SUMMARY

The following presents a simplified summary of various aspects described herein. This summary is not an extensive overview, and is not intended to identify key or critical elements or to delineate the scope of the claims. The following summary merely presents some concepts in a simplified form as an introductory prelude to the more detailed description provided below.

To overcome limitations described above, and to overcome other limitations that will be apparent upon reading and understanding the present specification, aspects described herein are directed to an orchestration framework for managing the interaction between interconnected devices in a coordinated fashion. Aspects described herein also allow multiple devices to function as a coherent whole, allowing each device to take on distinct functions that are complementary to one another. Aspects described herein further allow the association of devices with a given user in order to retain preferences regarding the roles of various devices associated with the user.

A first aspect described herein provides a method for interconnecting devices using an orchestration framework. An orchestration framework may be provided, and the orchestration framework may interconnect multiple of devices such that the devices are available to share content and computing activities with one another. The orchestration framework may coordinate interactions between the devices that are interconnected with each other through the orchestration framework. A request to share content may be received from one of the devices. The distribution of the content to one or more of the devices may be managed using the orchestration framework. The content may be a file uploaded to a remote data store, content stored at a clipboard that is accessible to the interconnected devices, or a link.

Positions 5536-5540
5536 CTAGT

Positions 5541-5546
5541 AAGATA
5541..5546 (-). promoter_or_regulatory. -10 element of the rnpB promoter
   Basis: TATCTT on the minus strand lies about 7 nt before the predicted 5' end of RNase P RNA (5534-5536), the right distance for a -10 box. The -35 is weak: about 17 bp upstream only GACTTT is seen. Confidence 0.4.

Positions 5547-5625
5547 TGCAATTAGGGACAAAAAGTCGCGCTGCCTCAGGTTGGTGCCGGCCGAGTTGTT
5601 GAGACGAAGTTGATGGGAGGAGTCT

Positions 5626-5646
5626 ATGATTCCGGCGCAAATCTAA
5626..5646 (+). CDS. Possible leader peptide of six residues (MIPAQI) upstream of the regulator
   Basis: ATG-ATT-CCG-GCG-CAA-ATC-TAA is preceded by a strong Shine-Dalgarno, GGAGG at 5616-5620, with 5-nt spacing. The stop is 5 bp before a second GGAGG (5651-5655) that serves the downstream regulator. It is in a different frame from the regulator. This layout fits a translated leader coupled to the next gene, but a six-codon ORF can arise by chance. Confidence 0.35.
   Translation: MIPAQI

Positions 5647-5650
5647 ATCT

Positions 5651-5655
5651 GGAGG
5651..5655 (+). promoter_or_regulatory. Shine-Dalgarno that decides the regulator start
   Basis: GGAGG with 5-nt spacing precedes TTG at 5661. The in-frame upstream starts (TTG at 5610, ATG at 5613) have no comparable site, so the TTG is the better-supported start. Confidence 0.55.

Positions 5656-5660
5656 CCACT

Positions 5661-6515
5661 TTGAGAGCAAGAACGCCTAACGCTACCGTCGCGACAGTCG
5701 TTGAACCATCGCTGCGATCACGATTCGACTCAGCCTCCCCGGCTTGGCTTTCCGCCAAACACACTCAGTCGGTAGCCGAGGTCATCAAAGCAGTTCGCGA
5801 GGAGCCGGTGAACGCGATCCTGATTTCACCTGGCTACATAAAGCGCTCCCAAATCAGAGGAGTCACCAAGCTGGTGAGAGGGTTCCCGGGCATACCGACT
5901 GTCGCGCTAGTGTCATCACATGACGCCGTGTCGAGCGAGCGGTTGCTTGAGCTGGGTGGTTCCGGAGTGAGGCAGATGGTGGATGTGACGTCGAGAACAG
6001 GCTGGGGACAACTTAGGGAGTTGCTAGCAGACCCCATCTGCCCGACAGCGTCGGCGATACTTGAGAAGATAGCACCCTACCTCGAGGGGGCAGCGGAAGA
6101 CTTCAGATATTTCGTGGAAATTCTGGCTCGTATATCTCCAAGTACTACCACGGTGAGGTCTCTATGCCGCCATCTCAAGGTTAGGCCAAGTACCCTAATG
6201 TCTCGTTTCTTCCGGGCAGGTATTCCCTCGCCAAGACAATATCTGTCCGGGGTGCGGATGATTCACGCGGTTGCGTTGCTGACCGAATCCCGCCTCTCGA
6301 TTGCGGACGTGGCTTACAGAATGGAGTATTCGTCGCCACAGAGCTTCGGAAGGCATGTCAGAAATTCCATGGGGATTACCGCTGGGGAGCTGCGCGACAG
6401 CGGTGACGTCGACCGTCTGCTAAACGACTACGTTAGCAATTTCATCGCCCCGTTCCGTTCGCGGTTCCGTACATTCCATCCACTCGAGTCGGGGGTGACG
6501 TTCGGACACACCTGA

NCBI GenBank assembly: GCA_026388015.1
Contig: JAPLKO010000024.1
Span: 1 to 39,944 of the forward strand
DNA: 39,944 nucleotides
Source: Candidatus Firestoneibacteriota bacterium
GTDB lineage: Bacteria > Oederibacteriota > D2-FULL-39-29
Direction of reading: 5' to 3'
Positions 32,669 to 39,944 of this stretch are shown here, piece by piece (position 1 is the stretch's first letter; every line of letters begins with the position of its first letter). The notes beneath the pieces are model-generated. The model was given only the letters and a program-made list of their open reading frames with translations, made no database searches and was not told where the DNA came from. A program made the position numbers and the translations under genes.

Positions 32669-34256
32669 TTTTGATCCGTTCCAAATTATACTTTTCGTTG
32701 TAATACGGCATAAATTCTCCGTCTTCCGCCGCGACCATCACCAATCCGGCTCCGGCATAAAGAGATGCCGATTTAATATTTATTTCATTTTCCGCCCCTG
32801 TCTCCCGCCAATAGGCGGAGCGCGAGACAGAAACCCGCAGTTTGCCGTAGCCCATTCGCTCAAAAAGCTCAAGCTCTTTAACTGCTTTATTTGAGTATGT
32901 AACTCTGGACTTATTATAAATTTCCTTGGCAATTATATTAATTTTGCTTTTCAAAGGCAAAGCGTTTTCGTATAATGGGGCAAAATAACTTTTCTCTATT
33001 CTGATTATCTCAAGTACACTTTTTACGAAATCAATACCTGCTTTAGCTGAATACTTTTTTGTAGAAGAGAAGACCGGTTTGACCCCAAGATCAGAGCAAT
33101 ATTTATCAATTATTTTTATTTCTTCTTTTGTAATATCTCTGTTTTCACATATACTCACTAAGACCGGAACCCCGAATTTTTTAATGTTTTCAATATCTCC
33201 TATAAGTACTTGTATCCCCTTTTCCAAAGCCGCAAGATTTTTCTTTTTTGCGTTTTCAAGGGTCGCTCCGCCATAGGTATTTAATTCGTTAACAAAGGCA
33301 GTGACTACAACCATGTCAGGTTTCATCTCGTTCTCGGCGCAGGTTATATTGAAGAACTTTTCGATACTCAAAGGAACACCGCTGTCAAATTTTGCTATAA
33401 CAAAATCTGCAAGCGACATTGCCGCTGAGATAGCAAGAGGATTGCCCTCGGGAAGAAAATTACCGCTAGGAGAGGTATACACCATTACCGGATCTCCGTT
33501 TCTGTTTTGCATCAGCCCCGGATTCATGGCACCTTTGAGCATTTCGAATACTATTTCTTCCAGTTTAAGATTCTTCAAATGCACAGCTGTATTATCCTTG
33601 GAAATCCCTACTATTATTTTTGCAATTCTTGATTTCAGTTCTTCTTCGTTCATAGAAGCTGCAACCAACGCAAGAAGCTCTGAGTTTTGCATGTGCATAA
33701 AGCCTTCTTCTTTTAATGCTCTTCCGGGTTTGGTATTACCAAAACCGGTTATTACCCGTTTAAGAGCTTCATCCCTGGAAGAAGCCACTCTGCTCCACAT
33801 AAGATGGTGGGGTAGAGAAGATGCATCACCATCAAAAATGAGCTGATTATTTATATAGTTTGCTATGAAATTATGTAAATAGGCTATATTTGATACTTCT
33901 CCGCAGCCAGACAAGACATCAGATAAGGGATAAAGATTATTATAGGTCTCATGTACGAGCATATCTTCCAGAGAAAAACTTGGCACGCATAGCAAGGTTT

A second aspect described herein provides a system for interconnecting devices using an orchestration framework. The system may include at least one processor and an orchestration framework that interconnects multiple devices such that the devices are available to share content and computing activities with each other. The orchestration framework may include a set of server-side orchestration components configured to reside at an orchestration server and a set of client-side orchestration components configured to reside at a client. The server-side orchestration components may include an orchestration service that, in operation, instructs the server-side orchestration components in response to communications received at the orchestration server. The client-side orchestration components may include an orchestration agent in communication with the orchestration service. The orchestration agent may, in operation, instruct the client-side orchestration components in response to input received at a client device as well as in response to notifications received at the orchestration agent. The orchestration agent may also submit to the orchestration service a request to share content with one or more of the devices interconnected with the client device through the orchestration framework. In response to receipt of the request, the orchestration service may manage the distribution of the content to one or more of the devices interconnected with the client device through the orchestration framework.